Public service obligations in the European Union Internal Energy Market foresee the right of consumers to be connected to the electricity grid as much as the right to be supplied with electricity at an affordable price - which is termed a universal service in Article 27 of the Directive (EU) 2019/944 of the European Parliament and of the Council of 5 June 2019 on common rules for the internal market in electricity (recast), (Article 3(3) in its predecessor - Directive 2009/72/EC of the European Parliament and of the Council of 13 July 2009 concerning common rules for the internal market in electricity).
The same Directive envisions that suppliers of last resort (SOLR) might be appointed by the EU Member States to ensure the provision of universal service.
A universal service is included into responsibilities, which energy service companies have to meet to protect the general economic interest (services of general economic interest - SGEI).
ACER/CEER Annual Report of 22 October 2018 on the Results of Monitoring the Internal Electricity and Natural Gas Markets in 2017, Consumer Empowerment Volume underlines that the European legislation, and in particular Article 3 of the Electricity and Gas Directives, equips the EU Member States with the opportunity to introduce a series of obligations on energy sector undertakings in relation to, inter alia, the quality of supply and universal service, i.e. consumers’ right to be supplied with electricity of a specified quality at reasonable, easily comparable, transparent and non-discriminatory prices.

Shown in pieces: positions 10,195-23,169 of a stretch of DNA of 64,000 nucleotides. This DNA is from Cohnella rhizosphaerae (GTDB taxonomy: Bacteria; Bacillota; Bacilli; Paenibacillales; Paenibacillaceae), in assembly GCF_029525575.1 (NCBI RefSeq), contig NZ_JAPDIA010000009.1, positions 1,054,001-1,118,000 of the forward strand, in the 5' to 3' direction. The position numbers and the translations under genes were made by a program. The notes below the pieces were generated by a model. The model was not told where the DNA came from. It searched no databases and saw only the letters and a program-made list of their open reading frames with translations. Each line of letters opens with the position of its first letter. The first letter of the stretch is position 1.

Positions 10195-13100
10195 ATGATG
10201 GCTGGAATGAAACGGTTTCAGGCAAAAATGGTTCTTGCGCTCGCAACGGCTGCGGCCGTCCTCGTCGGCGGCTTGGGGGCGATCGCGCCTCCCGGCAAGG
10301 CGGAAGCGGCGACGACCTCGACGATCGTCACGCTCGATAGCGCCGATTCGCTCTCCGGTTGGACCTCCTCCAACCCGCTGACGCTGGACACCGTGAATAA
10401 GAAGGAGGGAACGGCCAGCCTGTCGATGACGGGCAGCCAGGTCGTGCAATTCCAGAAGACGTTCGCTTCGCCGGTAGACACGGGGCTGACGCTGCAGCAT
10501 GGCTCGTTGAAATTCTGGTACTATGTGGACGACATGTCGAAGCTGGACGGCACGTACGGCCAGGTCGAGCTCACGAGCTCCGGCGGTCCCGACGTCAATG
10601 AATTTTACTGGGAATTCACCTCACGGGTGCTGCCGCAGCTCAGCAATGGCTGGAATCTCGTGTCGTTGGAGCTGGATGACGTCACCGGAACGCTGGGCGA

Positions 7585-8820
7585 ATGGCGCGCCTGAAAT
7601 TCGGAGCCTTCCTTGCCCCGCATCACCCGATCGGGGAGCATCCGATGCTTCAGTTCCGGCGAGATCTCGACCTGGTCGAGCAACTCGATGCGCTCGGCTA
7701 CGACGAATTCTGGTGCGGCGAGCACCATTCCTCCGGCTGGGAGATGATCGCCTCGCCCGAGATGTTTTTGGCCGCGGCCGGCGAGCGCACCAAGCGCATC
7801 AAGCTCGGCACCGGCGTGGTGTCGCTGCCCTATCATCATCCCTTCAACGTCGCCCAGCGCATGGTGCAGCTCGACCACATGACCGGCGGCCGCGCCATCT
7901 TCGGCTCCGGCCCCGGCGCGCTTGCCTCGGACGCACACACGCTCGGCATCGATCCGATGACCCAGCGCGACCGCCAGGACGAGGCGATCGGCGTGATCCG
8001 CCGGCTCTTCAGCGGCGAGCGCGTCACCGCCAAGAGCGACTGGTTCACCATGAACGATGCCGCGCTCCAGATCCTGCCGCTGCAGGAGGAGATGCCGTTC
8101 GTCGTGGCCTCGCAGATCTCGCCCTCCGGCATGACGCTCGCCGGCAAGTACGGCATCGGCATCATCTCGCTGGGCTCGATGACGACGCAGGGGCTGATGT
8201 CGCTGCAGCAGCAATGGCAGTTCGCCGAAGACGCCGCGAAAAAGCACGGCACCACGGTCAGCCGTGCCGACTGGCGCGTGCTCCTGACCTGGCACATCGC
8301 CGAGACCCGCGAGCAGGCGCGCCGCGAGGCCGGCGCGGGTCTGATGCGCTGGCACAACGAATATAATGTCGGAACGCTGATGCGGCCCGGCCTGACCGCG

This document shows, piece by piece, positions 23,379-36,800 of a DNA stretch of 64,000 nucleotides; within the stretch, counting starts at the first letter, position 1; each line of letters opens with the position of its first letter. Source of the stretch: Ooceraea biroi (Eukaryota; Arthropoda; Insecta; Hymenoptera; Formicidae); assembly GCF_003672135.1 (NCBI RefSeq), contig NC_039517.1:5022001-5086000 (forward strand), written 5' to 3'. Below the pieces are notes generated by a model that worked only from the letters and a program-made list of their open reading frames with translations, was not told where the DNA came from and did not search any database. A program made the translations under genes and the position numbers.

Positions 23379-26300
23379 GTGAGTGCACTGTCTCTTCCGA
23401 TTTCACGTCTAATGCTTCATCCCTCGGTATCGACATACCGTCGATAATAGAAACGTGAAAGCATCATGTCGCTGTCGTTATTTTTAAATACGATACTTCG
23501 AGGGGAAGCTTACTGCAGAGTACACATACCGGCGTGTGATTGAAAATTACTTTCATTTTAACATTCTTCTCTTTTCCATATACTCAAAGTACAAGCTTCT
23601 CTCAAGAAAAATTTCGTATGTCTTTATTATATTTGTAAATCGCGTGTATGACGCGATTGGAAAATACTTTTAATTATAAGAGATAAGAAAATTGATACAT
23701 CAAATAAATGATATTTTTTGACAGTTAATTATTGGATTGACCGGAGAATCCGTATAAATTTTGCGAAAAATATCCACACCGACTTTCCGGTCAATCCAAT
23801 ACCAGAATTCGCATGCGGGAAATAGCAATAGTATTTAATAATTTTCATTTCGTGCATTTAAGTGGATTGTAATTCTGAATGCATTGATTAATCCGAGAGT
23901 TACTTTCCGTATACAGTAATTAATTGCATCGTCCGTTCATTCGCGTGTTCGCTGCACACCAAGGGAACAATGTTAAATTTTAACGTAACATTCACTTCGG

Despite the fact that the Directive 2009/73/EC of the European Parliament and of the Council of 13 July 2009 concerning common rules for the internal market in natural gas and repealing Directive 2003/55/EC does not foresee universal service, it nonetheless promotes a supply of last resort mechanism for gas consumers.
In addition, some EU Member States have introduced default suppliers.
Despite being functionally distinct from supply of last resort, they are often addressed together with supply of last resort, since they also secure energy supply to consumers in precarious situations.
However, to fully guarantee market liberalisation and consumer protection, neither supply of last resort nor default supply should provide a backdoor to price regulation (ACER/CEER Annual Report on the Results of Monitoring the Internal Electricity and Gas Markets in 2015, Consumer Protection and Empowerment, November 2016, p. 7).